My group was assigned to the 1825 Decembrist Revolt. Using a document with primary sources and basic facts, we began to chart the basics, and then find evidence from the primary source documents to determine position of the revolution on the scale of success. The Decembrist Revolt took place in Russia during the December of 1825. The confusion over the succession of Tsar Alexander I's throne led to the revolt. The people wished for a new constitution and thought that by having Constantine, Alexander's younger brother, on the throne, they would have a better chance of granting it. However, Nicholas I, Alexander's other brother, took over the throne, and refused to give more rights to his people. In fact, Tsar Nicholas I shut down communication with all of Europe, and didn't give any freedom at all. According to Marquis de Astolphe Custine, "...the conduct of the Emperor [Nicholas I] in forbidding his subjects to travel, and in rendering access to his own country difficult to foreigners." Russia became an autocratic nation, and the caste system was strictly enforced. Nicholas I was quite harsh while enforcing these decrees; during his conversation with a French ambassador he says: "The law demands retribution and, in their cases, I will not use my power to grant mercy. I will be unbending; it is my duty to give this lesson to Russia and to Europe." Nicholas I gives the exact opposite of what his people hoped for. It is quite obvious to conclude that the outcome of this revolt was a complete failure, in that the rebels landed in a situation worse than before.
On the other hand, our SurveyMonkey  succeeded and resulted in not too many wrong responses. After analyzing the results of our quiz, we found out that our classmates "fully understood" the topic of the Decembrist Revolution:

After taking the survey on the other revolts, our class was ready to agree with the historians to conclude that all the revolts were on the failure side of the scale. The Decembrist Revolt resulted in the worst outcome compared to the others, with the dictatorship of Tsar Nicholas. While the French Revolutions of 1830 resulted in a constitutional monarchy of Louis-Philippe, it did get de-throne Charles X. The Hungarian Revolution on the other hand did get temporary results by the Austrian government ending serfdom and writing a constitution to protect basic rights; unfortunately, with the help of the Russian troops, the Austrian rebels were crushed, and all was lost. 
The flurry of revolts that took place in 1830 and 1848 were not quite successful, yet it shows us that the people were not happy with their country and wished for change; sadly, reform and change in Europe took a while.

Monday, October 27, 2014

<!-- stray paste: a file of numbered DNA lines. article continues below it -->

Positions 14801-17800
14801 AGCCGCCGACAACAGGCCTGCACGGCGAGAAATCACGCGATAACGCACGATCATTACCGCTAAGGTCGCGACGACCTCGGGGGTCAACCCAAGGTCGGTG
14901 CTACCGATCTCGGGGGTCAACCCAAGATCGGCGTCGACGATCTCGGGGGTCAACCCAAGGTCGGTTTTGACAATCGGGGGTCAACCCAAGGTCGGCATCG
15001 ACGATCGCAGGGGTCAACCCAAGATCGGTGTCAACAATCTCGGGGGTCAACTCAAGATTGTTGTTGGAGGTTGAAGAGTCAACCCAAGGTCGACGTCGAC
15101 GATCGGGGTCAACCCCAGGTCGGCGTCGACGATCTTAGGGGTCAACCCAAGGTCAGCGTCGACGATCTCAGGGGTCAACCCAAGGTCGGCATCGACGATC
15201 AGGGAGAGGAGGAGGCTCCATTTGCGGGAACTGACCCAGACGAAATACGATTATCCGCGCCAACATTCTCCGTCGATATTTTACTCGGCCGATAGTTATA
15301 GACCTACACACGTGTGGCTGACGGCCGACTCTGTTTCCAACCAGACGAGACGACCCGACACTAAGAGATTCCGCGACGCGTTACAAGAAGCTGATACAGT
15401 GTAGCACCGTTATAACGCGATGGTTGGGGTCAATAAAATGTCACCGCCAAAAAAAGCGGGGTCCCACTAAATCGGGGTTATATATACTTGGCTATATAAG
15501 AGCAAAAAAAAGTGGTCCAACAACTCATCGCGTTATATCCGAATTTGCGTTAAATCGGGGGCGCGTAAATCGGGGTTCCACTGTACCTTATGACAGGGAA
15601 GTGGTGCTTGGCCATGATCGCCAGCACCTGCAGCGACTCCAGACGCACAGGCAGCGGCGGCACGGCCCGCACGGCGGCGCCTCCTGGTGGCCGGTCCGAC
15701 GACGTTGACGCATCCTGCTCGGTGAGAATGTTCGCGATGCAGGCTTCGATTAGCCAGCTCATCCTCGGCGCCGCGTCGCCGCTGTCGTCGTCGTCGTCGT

Preparing for Mutiny

This week our class was introduced to the Congress of Vienna, a conference with the ambassadors of the European states. Their main goal was to restore the chaotic borders Napoleon left behind after his grand vanquish.
The One and Only Congress of Vienna
     In history class we learned Napoleon was quite the party pooper in Europe, leaving many distressed by the it's state. The citizens just wanted their rights, while the ones in power felt threatened by Napoleon. So in order to seek vengeance, on September 1, 1814, representatives from Russia, Austria, Prussia, Britain, and France, came together to defeat the threat of Napoleon. Their goal was to reconstruct the countries that were under Napoleon's rule. (You can learn all about Napoleon from my blog) Before we got started my class and I got a little overview of the situation Europe was in by watching a dramatized film excerpt (attached below) of a meeting between Napoleon and Klemens von Metternich, the statesman of Austria. We saw how rough their relationship was and it set the mood for the next activity- making decisions for the Congress of Vienna.
     To make us understand the situation Europe was in at the time, our history teacher gave us the three dilemmas the Congress faced. Our job was to predict and choose Metternich's decision (considering the fact that he was a conservative).
Europe was well aware of the chaos that was brewing, and the Quintuple Alliance (the Congress) wished to prepare for the possibility of future revolutions. France was well known for their revolts which impacted most of Europe; the revolutions caused decades of war, leaving towns and countries devastated, and leaders killed or removed. The ideas of revolt and fight for rights spread quickly through Europe, and the Congress were willing to take the chance of helping each other out to stop chaos. The Alliance introduced the 'Principle of Intervention', the ideology that gave the great powers the right to send troops into a country to stop revolution and restore monarchs. England, however, refused to take part in the intervention. This principle came in handy and "saved" several revolts, such as the Italian uprising in the 1820s.
     The representatives at the Congress were not necessarily best suited for their duty and were not in their country's best interest; their mood and nature was described as "sparkly chaos", that should pretty much say it all. I feel as if the monarchs were too dominating and did not allow enough, let alone any at all, freedom for their people. I'm not surprised that so many countries revolted against those bossy snobs. One of the options for to prepare for future revolutions was the following: